Although fluid and electrolytes are the most frequently prescribed drug in hospitals, prescribing practices were often suboptimal, resulting in avoidable mortalities during surgical procedures, also known as perioperative deaths.
In 1999, the UK National Confidential Enquiry into Perioperative Deaths estimated that 20% of patients had either poor documentation of fluid balance or an unrecognised fluid imbalance. It also reported that a significant number of patients were dying as a result of the infusion of too much or too little fluid.
Based on this, Professor Dileep Lobo and his team undertook telephone and postal surveys of junior doctors and consultant surgeons. They found that over 90% of fluid prescription was done by the most junior member of the surgical team and that the seniors didn’t pay much attention to these prescriptions. The knowledge base was poor and there was a lot of confusion between maintenance, replacement and resuscitation requirements.
The team published a landmark clinical trial in the Lancet demonstrating that a cumulative fluid overload of as little as three litres in the first four postoperative days led to intestinal failure and increased complications. Their findings also confirmed that patients in a state of fluid imbalance have a 3.4 day longer hospital stay and a 41% greater complication rate than those maintained in a state of fluid balance.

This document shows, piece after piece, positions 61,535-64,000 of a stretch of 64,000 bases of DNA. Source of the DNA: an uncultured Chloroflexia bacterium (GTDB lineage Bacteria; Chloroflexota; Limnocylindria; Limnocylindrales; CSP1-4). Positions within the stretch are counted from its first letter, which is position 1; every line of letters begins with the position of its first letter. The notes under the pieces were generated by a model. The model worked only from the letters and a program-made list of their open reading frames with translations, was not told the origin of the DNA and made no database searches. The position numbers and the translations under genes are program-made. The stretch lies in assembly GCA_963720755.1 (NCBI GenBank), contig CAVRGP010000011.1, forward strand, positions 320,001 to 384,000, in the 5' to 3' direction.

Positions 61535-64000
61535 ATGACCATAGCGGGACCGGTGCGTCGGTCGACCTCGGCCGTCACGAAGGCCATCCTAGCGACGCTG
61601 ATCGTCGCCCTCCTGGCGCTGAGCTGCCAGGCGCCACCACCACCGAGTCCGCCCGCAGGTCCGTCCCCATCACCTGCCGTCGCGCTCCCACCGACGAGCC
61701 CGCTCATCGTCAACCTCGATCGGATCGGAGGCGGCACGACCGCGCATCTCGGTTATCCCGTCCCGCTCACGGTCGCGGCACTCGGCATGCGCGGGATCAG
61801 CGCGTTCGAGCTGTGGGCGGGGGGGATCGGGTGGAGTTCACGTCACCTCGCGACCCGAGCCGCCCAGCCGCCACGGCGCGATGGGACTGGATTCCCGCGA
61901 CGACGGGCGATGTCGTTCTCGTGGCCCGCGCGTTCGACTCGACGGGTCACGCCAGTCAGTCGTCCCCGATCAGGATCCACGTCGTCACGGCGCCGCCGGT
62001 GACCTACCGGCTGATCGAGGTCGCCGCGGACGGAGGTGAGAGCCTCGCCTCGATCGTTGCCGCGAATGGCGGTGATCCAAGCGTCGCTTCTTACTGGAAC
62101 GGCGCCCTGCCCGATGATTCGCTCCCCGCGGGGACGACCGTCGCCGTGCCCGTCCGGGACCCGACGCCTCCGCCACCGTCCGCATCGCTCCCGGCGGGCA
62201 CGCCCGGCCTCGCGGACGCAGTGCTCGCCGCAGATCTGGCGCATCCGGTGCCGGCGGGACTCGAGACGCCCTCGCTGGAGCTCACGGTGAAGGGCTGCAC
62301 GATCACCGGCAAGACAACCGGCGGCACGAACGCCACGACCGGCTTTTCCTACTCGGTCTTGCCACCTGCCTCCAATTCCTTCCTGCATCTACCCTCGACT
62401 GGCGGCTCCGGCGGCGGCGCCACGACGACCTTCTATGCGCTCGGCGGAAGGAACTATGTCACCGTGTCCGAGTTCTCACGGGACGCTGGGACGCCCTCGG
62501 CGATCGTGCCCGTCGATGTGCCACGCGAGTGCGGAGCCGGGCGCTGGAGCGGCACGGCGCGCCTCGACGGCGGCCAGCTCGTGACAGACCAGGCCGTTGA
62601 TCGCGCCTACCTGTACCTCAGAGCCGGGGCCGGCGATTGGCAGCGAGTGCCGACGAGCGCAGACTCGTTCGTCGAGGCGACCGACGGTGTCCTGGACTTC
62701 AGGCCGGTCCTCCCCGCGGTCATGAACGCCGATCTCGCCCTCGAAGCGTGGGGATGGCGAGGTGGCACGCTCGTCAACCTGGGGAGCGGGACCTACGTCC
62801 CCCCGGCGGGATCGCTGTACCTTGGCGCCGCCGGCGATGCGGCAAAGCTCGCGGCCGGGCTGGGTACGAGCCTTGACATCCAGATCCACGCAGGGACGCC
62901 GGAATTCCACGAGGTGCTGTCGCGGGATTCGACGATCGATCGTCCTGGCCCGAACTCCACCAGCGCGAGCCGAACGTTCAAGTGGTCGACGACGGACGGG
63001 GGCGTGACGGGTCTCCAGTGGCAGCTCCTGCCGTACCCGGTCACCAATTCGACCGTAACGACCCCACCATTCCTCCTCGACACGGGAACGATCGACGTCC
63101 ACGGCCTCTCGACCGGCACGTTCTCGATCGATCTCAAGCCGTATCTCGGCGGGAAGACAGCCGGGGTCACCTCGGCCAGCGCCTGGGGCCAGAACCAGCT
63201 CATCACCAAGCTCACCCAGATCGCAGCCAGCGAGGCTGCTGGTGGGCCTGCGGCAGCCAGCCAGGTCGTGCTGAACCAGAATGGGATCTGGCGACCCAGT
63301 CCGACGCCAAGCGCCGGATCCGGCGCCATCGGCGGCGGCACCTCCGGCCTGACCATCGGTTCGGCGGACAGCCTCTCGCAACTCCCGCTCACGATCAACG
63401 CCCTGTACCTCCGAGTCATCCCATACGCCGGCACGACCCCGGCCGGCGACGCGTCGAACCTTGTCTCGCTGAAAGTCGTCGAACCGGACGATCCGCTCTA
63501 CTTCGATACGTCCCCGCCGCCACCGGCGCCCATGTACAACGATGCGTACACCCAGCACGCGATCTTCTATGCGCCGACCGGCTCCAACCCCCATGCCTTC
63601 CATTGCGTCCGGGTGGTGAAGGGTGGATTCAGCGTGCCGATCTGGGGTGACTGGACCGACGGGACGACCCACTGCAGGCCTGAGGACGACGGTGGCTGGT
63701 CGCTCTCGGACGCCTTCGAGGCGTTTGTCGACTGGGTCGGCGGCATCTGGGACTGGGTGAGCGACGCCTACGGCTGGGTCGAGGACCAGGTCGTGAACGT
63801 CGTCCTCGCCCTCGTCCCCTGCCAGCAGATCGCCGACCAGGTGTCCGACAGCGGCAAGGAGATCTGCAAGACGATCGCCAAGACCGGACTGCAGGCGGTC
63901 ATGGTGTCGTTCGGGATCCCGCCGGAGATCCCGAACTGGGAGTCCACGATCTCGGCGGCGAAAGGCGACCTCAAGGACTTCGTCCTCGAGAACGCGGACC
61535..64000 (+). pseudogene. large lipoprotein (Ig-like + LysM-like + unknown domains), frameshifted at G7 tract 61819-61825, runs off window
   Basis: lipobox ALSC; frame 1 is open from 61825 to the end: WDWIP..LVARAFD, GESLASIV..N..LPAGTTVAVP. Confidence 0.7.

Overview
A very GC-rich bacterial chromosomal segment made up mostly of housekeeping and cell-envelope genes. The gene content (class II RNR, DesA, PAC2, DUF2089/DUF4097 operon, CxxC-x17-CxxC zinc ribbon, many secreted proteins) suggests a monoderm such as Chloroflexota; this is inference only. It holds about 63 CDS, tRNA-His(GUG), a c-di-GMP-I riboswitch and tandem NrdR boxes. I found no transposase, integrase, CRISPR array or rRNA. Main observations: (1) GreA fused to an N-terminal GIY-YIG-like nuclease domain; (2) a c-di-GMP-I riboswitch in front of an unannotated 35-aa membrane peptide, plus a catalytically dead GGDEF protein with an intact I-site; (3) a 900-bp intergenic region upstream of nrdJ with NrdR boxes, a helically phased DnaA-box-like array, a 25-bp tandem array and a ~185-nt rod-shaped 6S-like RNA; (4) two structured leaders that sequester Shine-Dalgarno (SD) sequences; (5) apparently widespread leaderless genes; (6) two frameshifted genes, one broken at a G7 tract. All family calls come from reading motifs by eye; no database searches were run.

The team’s work confirmed that the hyperchloraemia caused by saline overload can lead to a decrease in renal arterial blood flow and cortical tissue perfusion, a phenomenon demonstrated in humans for the first time.
Professor Lobo’s research guided the formulation of the British Consensus Guidelines and NICE Guidelines on intravenous fluid therapy for adult surgical patients. It has also reduced the frequency of postoperative fluid overload, and led to improved patient outcome and potential financial benefits of £122m per year for NHS England.